Ever notice how companies, especially in the edibles area, have adopted nicknames? Their reasons are more strategic than a simple image adjustment. If you're not sure what I'm referring to, think McDonald's nick-name Micky D's; Howard Johnson's HoJo's; and Burger King's, BK. Then there's KFC"which really isn't KFC, but Kentucky Fried Chicken" now, that is.
The restaurant started in the early 1930s but was launched in its current fast food incarnation in 1952 by one Colonel Sanders. Doubtless, the "Colonel" helped the chain's popularity: who could resist a meal home-cooked (sort of) by a Southern Colonel? Granted, the "Colonel" was a title which Kentucky Governor Ruby Laffoon bestowed on Harland Sanders in honor of his cuisine then served at "Sanders Court and Cafe'."
No matter, the title worked, and so did the name until 1991, when Kentucky Fried Chicken wanted a hipped image and morphed into "KFC." But the times have changed again, and the cutely-named mega-monopoly parent company Yum! has resurrected the former Kentucky Fried self. As for the Colonel - he's about as alive and well on every logo as a guy can get when he's actually deceased.
The drinking world is adrift with nicknames, as well: there's the military-ish brand, Captain Morgan, now boiled down to "The Captain;" Budweiser, now the chummy "Bud;" and Belvedere Vodka, whose marketers, in a well-calculated gesture, have knick-named it "Belve" (as in "bell-vie"). Even the non-alcohol types are joining in: most recent is Gatorade's new "G Series." The "G Series," while vaguely reminiscent of the arguably more enticing "G Spot," evolved when the company realized they were missing a great opportunity: why sell a beverage that's good for working out when you can sell three for before, during, and after the work out. The idea, geared to boost Gatorade's sagging sales, is simply too bloated when called "The Gatorade Series," so they trimmed down to a simple "G."
As for the reasons? It's important to remember that people buy products because of how the brand makes them feel at a deeply emotional and visceral level, frequently having little to do with the product itself. And nothing works quite like a name, especially when boiled down to an affectionate purr. You know, like "Schoonukums," "Buttercup-Bottom," "Poochie." Don't be embarrassed; we all have a few. Anyway, once Budweiser becomes "Bud" it goes from the name of a beer to a personal reference point. It's your beer. Your Bud.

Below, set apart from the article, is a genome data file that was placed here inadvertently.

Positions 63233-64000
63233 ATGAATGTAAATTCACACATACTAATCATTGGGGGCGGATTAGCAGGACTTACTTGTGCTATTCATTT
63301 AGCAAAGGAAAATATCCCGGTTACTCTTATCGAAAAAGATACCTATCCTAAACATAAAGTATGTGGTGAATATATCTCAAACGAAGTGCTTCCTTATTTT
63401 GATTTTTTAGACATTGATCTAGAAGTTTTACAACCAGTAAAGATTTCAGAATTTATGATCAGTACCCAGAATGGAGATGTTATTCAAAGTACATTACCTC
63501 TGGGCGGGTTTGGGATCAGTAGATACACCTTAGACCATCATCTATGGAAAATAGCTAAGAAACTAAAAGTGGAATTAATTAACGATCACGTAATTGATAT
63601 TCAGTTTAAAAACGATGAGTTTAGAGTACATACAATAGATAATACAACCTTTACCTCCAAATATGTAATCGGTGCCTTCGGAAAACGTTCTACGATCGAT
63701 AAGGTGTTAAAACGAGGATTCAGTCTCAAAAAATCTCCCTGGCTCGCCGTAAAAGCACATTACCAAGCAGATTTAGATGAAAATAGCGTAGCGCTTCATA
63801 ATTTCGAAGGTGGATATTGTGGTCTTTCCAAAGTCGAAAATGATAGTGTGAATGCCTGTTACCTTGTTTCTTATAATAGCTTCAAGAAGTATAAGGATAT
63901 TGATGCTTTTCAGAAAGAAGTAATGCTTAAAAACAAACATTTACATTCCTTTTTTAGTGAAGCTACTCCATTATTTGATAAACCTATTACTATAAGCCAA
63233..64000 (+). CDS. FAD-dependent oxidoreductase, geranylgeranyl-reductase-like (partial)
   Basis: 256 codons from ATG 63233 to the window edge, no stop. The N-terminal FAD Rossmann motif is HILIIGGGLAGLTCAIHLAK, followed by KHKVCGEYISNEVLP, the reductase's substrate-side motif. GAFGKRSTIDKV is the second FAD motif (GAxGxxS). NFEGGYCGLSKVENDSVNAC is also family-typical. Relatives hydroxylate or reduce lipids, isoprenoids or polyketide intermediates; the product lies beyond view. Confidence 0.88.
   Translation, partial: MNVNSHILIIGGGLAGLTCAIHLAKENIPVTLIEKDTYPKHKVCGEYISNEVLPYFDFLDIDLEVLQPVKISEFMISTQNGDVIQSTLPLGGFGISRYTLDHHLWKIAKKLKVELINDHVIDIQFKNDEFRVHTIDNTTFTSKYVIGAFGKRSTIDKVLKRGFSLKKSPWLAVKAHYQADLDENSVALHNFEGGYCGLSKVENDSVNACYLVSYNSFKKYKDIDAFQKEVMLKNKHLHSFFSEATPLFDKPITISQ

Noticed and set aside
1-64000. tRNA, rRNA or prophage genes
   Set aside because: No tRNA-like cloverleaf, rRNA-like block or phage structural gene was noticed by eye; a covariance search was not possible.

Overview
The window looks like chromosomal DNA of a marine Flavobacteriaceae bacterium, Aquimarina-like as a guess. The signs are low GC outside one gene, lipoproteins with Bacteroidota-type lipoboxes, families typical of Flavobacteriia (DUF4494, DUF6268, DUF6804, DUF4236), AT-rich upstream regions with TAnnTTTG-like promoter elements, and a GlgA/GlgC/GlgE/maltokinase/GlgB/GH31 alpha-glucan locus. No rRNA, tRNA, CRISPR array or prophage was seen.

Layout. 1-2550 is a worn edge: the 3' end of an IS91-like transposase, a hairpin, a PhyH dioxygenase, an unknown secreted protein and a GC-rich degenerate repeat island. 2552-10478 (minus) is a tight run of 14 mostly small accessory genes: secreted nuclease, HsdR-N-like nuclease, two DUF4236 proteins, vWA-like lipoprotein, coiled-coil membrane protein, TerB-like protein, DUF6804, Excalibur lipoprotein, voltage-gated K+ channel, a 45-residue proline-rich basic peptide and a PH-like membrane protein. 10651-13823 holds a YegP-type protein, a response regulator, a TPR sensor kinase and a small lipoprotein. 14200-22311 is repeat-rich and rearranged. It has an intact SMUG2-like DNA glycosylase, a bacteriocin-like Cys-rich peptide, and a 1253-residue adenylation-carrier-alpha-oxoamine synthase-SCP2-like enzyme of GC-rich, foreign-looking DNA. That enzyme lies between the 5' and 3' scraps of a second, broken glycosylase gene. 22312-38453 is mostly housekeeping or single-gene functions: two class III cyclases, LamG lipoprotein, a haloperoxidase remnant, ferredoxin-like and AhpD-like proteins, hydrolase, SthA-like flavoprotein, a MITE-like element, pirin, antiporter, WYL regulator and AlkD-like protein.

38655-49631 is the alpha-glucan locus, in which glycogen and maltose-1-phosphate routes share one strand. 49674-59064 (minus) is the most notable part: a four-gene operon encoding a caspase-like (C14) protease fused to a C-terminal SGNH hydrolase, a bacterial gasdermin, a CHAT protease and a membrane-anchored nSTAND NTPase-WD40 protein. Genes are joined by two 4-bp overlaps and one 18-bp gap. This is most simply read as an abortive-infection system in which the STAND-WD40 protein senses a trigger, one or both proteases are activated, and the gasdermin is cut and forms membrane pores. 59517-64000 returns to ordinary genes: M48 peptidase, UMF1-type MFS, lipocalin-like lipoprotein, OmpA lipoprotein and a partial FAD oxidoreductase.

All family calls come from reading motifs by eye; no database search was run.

The nick-name taps something else that marketers crave: creating an insider's club, a sense of belonging. You drink "Bell-vie" because you belong to the ultra-polished set. It becomes part of your identity, your conversational code, while the other poor thugs are drinking Belvedere or, more likely, Bud.
Besides, the nick-names are easier to say, and, even more to the point, easier to think. And that's where marketers ultimately want to belonging. In your house. In your cabinet. And in your head. It's much easier to say (and think) "Bud' than "Budweiser" and "Micky D's" has a bounce that "McDonald's" does not. "The Colonel" flows through the head while "Harlan Sanders" pounds through it like an overly in-bred, factory-farmed chicken. In fact, those nick-names make it so we don't think about the poor processed chicken, or, for that matter, the health effects of Micky D's burger or the fact that, heck, Bellve, for all its panache, is still the vodka that the Cossacks drank.
Granted, not all nicknames are favorable, especially when picked by the public like Applebee's "Crapplebee's"; Taco Bell's "Taco Hell"; and Starbuck's "Four Bucks" (or five, depending where you go). Still, the good nick-names can be great for a company's image, no matter what they serve.